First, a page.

3)  Educator.  Well, maybe.  The OASIS class is three times a year (4 sessions for each class) and I get paid for it (a bit).  Genealogy 101 at CVGS (freely offered) too, but I haven't done that for awhile.  But not full-time. I speak about 20-25 times a year to audiences.  I participate in some of DearMYRTLE's and Cousin Russ's Hangouts on Air on a weekly basis.  I guess Genea-Musings is at least educational in part.

4)  Curator.  Well, maybe.  I guess the "Best of the Genea-Blogs" is curation, as are my research and software compendiums on Genea-Musings.

5)  Librarian.  Not really...

6)  Analyst.  I do try to analyze websites, software and industry trends on occasion on Genea-Musings.

7)  Marketer.  Not really.  Some press releases, some book reviews, some website and software reviews, but not really.

8)  Retailer.  Nope.

In summary - I'm really just a genealogy semi-professional who loves doing what he does, has the time and interest to do it, and enjoy everything I do and all of the people I converse and commune with while doing it. 

In essence, I'm a genealogy evangelist (a genea-vangelist?) - one who loudly, consistently and passionately works to promote genealogy and family history, while proclaiming that Genealogy IS least for me!

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Copyright (c) 2015, Randall J. Seaver

Please comment on this post on the website by clicking the URL above and then the "Comments" link at the bottom of each post.  Or contact me by email at


William L. Smith said...

A very modest assessment, but thank you for sharing. You are an inspiration, to many of us, and will continue to be! Keep up the great work! ;-)

Michigan Girl said...

You inspire us all Randy. When it stops being fun, then I'll quit. But, I don't see that happening any time soon.
Thanks for the post.

Dorene from Ohio said...

Randy - I am a bit late, but I am category 5 - librarian.
Though I do not have my MLS, I have worked in a library for
over 30 years. I accidentally became a genealogist while
helping long distance cousins and library patrons.

Linda Stufflebean said...

Randy, I love your Saturday night fun jobs, but in this case, I had already read Jill Ball's post and had written my own response for Empty Branches on Saturday afternoon before I saw this week's challenge! It posted this morning. Thanks for issuing weekly fun tasks.

Lynn David said...

I've been at this since 1986, two years after I was diagnosed with cancer. I think it was that illness and my mother's family stories about both her and my father's ancestors that prodded me into starting work on my family's history. At the time I was living away from my Indiana home in Oklahoma City. It was there that I quickly came to find the local LDS-FHL and I went into full-on research mode. It suited me at the time as I was a geologist and investigating a problem always has given me enjoyment. Over the next 5 years in Oklahoma City I conducted enough research to take several family lines across the pond into Belgium, France, Germany, Poland and Switzerland.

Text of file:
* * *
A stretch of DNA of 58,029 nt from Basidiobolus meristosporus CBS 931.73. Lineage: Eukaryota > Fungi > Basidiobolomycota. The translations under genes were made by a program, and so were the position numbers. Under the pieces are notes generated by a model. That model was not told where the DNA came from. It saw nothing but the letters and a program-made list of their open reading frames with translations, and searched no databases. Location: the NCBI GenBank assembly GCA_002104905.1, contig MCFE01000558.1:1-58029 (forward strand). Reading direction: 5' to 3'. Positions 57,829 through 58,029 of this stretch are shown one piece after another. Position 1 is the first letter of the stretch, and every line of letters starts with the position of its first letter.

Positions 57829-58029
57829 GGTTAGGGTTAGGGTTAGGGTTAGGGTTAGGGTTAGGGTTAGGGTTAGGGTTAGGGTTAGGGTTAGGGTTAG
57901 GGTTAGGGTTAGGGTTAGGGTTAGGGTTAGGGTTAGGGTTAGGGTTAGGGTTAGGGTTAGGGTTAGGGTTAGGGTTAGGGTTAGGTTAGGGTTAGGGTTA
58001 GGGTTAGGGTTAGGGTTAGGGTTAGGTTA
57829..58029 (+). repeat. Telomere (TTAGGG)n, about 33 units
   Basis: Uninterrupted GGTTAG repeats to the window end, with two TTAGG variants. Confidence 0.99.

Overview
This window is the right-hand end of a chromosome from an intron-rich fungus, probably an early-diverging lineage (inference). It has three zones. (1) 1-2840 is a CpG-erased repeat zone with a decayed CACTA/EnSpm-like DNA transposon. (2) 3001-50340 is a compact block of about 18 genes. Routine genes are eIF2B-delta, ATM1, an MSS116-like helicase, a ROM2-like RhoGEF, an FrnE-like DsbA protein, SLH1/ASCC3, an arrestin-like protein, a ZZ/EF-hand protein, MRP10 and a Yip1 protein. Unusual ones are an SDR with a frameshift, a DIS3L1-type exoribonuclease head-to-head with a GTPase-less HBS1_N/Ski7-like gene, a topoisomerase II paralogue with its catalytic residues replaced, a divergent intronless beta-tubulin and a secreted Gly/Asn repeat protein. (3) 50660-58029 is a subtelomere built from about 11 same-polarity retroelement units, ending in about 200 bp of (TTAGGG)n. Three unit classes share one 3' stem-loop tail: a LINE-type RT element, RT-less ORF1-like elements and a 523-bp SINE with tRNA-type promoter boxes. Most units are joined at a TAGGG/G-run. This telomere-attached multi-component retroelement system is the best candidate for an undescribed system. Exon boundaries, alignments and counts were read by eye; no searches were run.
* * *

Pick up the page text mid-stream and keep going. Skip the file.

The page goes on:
I even spent two separate weeks in Salt Lake City going through more microfilms than anyone should shake a stick at trying to find two of my mother's immigrant ancestors. The family name of one led me to research a great number of published family histories in classical Belgian works. Unfortunately, I was to find that my ancestor (and even his wife after his death) lied to his children and everyone else about his true surname and point of origin. That I cracked in 2012. I finally just found the final of my immigrant ancestors just in the last few months using fragmentary information about the family she was from on the Internet. Proof should come soon once I discover the marriage of her sister who emigrated with both her sister and new husband. That is if that marriage happened close-by the homes I now know they lived in Haute-Saone, France.

I've been in author mode a few times in my life, primarily writing a few articles on genealogy for a local (Northwest Territory Genealogical Society) monthly column in the local newspaper. And there have been some articles for the local journal and Belgian Laces (one of which I found that Ancestry used as a reference for my own ancestors!). Once I get a little more research done on the fraud case that caused my one ancestor to change his name I hope to go into author mode again and tell his tale, it might be a teaching moment. Which I guess would put me in educator mode and I've been there a few times in conjuction with the NTGS.

I guess you could say I was a librarian for a scant year. I volunteered at the OKC LDS-FHL for a while, even though I was not an LDS member.

I'd like to add one other category, maybe it could be called "administrator." I have spent a couple of stints as both president and vice-president of the local society.

Amy Archibald said...

Here is my post on this topic - with my addition of 6 more categories: